Date: September 2, 2016

Olympic Qualification Group F day 2 recap

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By Risto Pakarinen – IIHF.com

Patient France prevails

Everybody knew what was at stake. The winner of the game would have everything in their own hands on Sunday when the last games will be played. The loser would be in trouble. 

France came out on top and won the game 4-1. Damien Fleury scored twice and Cristobal Huet – who will be celebrating his 41st birthday on Saturday – made 23 saves for France. 

“We knew that the losing team would be out of the tournament and I think we showed a lot of character in this game, coming back even after they scored their goal after 20 seconds,” Huet said.

“It wasn’t my best game but I could make some important saves toward the end. It was hard to stay focused the entire game,” he added, referring to the fact that there were long periods in the game when the puck was in the Kazakhstan zone for several minutes. 

Anybody who had seen Kazakhstan’s game against Norway a mere twenty hours earlier knew what to expect when they faced France in their second game in the tournament: good defense, few if any mistakes, and effective scoring when they get a chance. 

They demonstrated their effectiveness early on in the game when Nigel Dawes picked up a loose puck in the neutral zone and fired the puck past Cristobal Huet off a partial breakaway just 20 seconds into the game. 

France controlled the game throughout the period and could generate enough chances to both tie the game and then take the lead. 

“We stuck to our plan and we dominated the first period. The secind period was a little more difficult and that’s when our goalie showed up, and in the third, he made some timely saves and we could secure the win,” France’s captain Lauretn Meunier said.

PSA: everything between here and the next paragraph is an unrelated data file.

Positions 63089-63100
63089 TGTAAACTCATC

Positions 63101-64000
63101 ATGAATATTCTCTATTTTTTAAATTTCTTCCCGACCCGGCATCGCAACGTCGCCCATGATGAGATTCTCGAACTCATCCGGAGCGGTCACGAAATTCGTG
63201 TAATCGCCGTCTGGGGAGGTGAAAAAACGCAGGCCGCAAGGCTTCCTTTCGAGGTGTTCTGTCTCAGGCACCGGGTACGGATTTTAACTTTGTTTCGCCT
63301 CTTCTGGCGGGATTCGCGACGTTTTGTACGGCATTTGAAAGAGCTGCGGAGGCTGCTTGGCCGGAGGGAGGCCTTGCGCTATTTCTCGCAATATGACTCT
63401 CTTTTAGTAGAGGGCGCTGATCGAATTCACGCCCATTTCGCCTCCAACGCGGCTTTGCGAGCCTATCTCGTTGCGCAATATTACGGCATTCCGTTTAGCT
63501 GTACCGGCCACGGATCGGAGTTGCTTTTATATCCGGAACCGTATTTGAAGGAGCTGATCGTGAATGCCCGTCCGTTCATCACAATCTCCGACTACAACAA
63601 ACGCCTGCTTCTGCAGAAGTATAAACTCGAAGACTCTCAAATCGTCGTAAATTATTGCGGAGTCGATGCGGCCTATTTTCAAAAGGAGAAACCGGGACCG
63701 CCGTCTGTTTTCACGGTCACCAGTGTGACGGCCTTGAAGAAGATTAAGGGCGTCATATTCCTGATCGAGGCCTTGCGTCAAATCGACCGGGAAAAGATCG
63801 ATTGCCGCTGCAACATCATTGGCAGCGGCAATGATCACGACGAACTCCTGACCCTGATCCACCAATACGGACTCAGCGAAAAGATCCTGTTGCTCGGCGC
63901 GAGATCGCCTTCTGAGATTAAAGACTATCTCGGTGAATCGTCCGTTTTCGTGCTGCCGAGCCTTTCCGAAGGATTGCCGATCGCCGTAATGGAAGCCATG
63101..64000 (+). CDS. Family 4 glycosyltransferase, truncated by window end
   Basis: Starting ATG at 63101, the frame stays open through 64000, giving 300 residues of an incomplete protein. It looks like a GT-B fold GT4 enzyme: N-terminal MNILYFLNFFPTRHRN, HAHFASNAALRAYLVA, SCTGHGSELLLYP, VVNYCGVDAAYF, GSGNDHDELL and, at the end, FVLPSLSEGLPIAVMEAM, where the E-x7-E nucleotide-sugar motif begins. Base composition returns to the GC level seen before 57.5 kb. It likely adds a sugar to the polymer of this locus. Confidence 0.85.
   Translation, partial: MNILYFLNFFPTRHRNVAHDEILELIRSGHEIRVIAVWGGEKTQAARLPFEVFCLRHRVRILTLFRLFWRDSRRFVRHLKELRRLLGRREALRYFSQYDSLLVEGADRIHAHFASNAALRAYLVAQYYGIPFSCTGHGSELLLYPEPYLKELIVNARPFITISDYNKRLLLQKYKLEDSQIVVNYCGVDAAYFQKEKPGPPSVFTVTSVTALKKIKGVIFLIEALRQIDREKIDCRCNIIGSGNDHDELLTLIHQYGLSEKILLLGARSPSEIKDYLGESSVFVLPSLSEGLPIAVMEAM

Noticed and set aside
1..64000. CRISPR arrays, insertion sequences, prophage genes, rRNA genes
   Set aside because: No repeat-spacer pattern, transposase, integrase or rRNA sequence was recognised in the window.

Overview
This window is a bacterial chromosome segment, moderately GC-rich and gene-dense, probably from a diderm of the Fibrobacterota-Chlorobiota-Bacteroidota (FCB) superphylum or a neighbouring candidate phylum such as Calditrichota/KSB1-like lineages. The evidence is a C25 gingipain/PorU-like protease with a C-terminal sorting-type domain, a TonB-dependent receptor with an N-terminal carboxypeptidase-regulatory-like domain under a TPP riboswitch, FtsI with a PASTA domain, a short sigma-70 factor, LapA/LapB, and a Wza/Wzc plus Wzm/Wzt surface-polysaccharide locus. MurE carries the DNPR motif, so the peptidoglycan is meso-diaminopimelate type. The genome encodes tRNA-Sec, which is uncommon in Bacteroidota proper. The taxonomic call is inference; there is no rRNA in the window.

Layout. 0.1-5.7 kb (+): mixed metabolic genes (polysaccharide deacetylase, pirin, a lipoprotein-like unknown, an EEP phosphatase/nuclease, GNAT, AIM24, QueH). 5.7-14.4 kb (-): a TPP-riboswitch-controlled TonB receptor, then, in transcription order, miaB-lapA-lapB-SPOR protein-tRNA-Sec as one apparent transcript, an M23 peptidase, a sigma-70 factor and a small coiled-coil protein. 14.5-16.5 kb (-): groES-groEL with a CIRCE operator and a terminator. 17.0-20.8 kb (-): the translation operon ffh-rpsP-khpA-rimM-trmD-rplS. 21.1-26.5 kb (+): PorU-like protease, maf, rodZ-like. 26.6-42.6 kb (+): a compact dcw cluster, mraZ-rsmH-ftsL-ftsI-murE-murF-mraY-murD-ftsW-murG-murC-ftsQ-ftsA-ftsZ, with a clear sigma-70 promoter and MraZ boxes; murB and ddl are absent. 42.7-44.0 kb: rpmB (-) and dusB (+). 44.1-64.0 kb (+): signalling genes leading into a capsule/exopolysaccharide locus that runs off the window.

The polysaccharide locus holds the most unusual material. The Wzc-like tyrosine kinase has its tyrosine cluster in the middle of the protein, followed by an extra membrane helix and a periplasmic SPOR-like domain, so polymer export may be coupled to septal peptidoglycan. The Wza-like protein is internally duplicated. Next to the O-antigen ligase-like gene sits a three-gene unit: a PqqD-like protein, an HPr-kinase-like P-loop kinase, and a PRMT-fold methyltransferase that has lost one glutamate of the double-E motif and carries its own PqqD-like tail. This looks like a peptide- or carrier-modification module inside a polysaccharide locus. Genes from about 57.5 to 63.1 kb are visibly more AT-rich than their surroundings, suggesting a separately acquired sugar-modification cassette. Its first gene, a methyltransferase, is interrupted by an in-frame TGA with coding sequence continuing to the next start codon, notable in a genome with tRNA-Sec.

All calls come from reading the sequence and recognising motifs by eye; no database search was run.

Seven minutes into the period, France had a long attack in the Kazakhstan zone. A Kazakhstan defenseman blocked a shot from the point but the puck bounced to Florian Chakiachvili to the side of the net. Meanwhile Sacha Treille had driven to the net and fallen down. Just as he got back up, Chakiachvili delivered the puck to the front of the net, and Treille could slam it in. 

France couldn’t capitalize on their powerplay halfway through the period, but five minutes later, Stephane da Costa’s long diagonal pass from the top of the circle found Damien Fleury on his way to the front of the net. The puck hit Fleury and got redirected past Vitali Kolesnik in Kazakhstan’s goal. 

The middle frame was goalless and the longer the period went the more Kazakhstan took over the game, outshooting France 12-7 in the period, but Huet and the French defense could keep the puck out of their net. 

France took control of the game in the third period again, and had several high quality chances, including one in which Damien Fleury was all alone with Kolesnik in front of the net but couldn’t beat the goalie. With 4:29 remaining in the game, Jonathan Janil sent Fleury on a breakaway, and this time he didn’t miss his chance. His shot through Kolesnik’s five-hole gave France the two-goal cushion it desperately wanted. 

“It was nice to get an easy finish. These games are always tough, so we’re happy with the wins,” Meunier said.